The man who built a massive fortune and reputation over four decades in Oman is now facing the prospect of jail time in that country
Back in the early ’70s, when the ‘Gulf rush’ in Kerala had just begun, a young man from Talikkulam village near Thrissur landed in the then undeveloped Oman.
With an engineering diploma in hand, P Mohamed Ali found himself in the right place, and more importantly, at the right time. Oman was on the cusp of a massive economic transformation. Sultan Qaboos bin Said Al Said, who took power in 1970, used oil revenue to build roads, bridges, seaport, airport, schools, hospitals and other infrastructure. The sultan, an ally of the West, had adopted free economy as his economic philosophy.
With an Omani sponsor and five employees, Ali founded Galfar Engineering and Contracting Company in 1972. He took advantage of the country’s feverish pace of infrastructure expansion. When his two Omani partners were jailed for political reasons, Ali single-handedly steered the small construction firm to astonishing heights.
Four decades on, Galfar is Oman’s largest construction company, with a turnover of over a billion dollars and employing nearly 25,000. Ali built Oman’s first private medical college and the first private engineering college, along with several other educational and training institutions. When Galfar became a public limited company in 2008, Ali took the backseat as vice-chairman (in 2011, however, he took over as MD as well as vice-chairman.)
“The Galfar brand is plastered across hoardings all over Oman, where it has built much of the country’s road network, as well as hospitals, palaces, ports and airports. Along the way, he has become one of the richest non-resident Indians in the world,” the Dubai-based Arabian Business magazine wrote. Ali’s personal net worth is an estimated $950 million.
In a country where Indians make up 15 per cent of the population, Ali is the richest Indian. He was conferred a major civilian award for his contributions to Oman. Last year, he was ranked 35th in a list of 100 most influential Indians in the Gulf region. In 2004, Prime Minister Vajpayee had presented him the Pravasi Bharatheeya Samman for his overseas achievements.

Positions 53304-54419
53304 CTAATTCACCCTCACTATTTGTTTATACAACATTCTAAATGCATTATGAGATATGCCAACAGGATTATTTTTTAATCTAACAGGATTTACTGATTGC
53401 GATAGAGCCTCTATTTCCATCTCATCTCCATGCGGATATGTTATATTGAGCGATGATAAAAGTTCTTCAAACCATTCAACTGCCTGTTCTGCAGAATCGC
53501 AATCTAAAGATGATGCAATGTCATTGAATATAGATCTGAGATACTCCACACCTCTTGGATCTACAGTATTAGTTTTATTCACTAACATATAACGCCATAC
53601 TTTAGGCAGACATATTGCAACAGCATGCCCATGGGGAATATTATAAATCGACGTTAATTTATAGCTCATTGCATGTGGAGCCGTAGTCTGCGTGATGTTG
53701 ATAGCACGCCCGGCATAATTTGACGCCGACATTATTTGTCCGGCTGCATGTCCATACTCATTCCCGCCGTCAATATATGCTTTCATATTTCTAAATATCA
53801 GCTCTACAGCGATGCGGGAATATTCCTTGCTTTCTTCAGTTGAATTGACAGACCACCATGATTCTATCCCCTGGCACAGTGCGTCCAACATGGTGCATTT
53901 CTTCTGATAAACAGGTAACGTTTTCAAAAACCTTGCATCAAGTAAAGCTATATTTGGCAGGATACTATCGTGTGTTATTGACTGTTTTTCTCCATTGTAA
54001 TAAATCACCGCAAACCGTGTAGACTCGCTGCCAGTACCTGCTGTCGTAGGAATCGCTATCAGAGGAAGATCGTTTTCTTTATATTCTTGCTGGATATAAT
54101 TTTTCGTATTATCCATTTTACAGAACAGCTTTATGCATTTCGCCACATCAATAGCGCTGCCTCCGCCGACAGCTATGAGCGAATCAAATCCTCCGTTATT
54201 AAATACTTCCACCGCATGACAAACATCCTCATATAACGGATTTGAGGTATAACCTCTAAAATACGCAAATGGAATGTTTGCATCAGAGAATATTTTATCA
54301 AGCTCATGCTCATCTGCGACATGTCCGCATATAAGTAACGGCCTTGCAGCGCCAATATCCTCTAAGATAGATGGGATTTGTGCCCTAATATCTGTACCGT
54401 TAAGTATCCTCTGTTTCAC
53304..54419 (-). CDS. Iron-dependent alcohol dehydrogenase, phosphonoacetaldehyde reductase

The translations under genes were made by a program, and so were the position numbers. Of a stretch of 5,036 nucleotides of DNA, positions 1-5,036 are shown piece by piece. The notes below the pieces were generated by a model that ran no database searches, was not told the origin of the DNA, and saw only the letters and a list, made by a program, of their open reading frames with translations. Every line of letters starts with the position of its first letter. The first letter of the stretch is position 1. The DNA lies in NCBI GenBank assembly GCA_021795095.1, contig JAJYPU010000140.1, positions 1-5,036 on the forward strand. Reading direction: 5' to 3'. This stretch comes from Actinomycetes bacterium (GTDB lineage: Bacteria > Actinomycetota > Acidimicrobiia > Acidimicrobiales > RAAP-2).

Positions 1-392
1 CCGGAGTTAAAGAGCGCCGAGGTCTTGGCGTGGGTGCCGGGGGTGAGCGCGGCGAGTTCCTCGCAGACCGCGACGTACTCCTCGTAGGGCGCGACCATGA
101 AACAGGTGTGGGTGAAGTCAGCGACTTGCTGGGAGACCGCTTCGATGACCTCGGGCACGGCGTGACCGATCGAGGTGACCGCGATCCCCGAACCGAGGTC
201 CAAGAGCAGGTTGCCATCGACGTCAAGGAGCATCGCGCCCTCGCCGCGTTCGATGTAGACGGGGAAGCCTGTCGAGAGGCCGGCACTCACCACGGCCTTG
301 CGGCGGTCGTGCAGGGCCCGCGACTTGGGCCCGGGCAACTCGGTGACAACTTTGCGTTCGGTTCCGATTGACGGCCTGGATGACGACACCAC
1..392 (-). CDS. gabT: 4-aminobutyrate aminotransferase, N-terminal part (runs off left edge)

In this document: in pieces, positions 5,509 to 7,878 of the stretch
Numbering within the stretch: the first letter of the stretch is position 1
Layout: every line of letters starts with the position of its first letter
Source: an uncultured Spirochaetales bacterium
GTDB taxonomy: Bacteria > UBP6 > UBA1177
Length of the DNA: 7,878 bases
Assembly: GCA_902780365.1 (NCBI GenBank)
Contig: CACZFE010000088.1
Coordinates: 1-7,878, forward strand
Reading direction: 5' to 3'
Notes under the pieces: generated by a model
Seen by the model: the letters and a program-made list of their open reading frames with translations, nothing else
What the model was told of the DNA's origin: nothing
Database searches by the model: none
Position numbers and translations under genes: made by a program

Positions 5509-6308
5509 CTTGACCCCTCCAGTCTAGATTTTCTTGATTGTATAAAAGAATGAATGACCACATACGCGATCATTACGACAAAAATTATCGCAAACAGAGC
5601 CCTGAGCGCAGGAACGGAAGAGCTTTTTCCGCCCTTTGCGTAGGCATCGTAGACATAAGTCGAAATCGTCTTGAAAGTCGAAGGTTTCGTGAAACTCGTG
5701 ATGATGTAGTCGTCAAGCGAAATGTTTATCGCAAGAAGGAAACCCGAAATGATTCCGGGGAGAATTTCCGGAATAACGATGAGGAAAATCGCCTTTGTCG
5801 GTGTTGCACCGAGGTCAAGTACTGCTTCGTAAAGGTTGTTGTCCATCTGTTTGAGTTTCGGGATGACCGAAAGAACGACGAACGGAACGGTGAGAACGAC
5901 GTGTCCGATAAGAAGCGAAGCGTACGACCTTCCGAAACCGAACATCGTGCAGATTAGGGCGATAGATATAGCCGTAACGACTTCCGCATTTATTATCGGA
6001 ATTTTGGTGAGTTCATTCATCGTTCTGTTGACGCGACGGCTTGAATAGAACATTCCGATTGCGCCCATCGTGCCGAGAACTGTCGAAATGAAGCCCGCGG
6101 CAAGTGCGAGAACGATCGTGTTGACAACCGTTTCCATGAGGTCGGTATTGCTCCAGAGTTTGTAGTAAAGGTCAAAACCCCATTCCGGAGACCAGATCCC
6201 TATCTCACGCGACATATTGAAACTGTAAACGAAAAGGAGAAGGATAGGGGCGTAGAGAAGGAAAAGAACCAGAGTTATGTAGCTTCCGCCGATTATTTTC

Fall from grace
But on January 11 this year, the masonry of Ali’s business empire crumbled. In a high-profile graft case, the Court of First Instance of Muscat sentenced him to a three-year jail term. Oman was shocked. The charge was that he had bribed Juma Al Hinai, a senior Finance Ministry official heading the tenders committee of the government-owned Petroleum Development Oman (PDO), to extend a major gas contract. During a raid on Al Hinai’s house in September 2013, authorities found Omani riyal equivalent to around ₹14 crore, a part of which had come from Galfar.
Ali denied the bribery charge, opted to appeal, and promptly resigned as managing director of Galfar. But worse was still to come. On March 9, the court sentenced him to 15 years jail on five counts of bribery charges and a fine equivalent of around ₹30 crore. His business development manager, Abdul Majeed Naushad, and Al Hinai were also handed long-term jail sentences and hefty penalties.
“I just don’t believe Ali was personally involved,” a former Galfar executive who now lives in Kochi, said. “Maybe, a senior company executive greased some palms to get things done in a country where contracts are often won using underhand dealings.”
“It’s a spectacular fall from grace for both Galfar and Ali,” Arabian Business commented. Immediately after Ali’s conviction, Galfar’s shares fell, but later recovered. Other companies, including many Indian firms are also being investigated for securing contracts using undue means.
Sources in the know believe that Ali was done in by a Turkish company that had missed the PDO contract. However, neither the Omani chairman of the company nor the European CEO have been punished. Also pertinent is the, the fact that Ali was not the MD during 2008-11 — the period related to the five counts of bribery charges.
What next for Ali, 63, who is now out on bail? People close to him say the verdict would be challenged in the Appeals Court and, if it fails, in the Supreme Court. Beyond that, he has the option to move a mercy petition before the Sultan. Ali’s friends and associates hope he will be discharged in the absence of any proof of his personal involvement in the bribing case.
Ali, who has already resigned from the Galfar board, has business interests in India too. His Mfar Group owns Hotel Le Meridien and International Convention Centre in Kochi; Westin Hotel in Chennai; and Mfar Construction in Bangalore. The convention centre, for instance, exemplifies Ali’s business vision. When he proposed it about a decade ago, it was labelled a crazy idea. Today it is venue de rigueur. Ali has also set up several charities in Kerala, working in the field of education and professional development.
His status on the boards of many public companies that he serves in India is also unclear now. He is one of the founding directors of Cochin International Airport Ltd, owners of the country’s first greenfield airport built through the public-private-partnership route. According to the Companies Act, a person convicted by a court for an offence involving moral turpitude and sentenced to imprisonment cannot remain on a company board. A CIAL source said the company would decide on Mohamed Ali at its next board meeting.
Ali is the chairman of Cheraman Financial Services, promoted by the Kerala government. APM Mohammed Hanish, the MD, said the company was consulting legal experts on its options. Infrastructures Kerala Ltd has replaced Ali with his brother-in-law on its board.
Ali has weathered many crises. But this is all that matters now. The past is immaterial. The future, uncertain.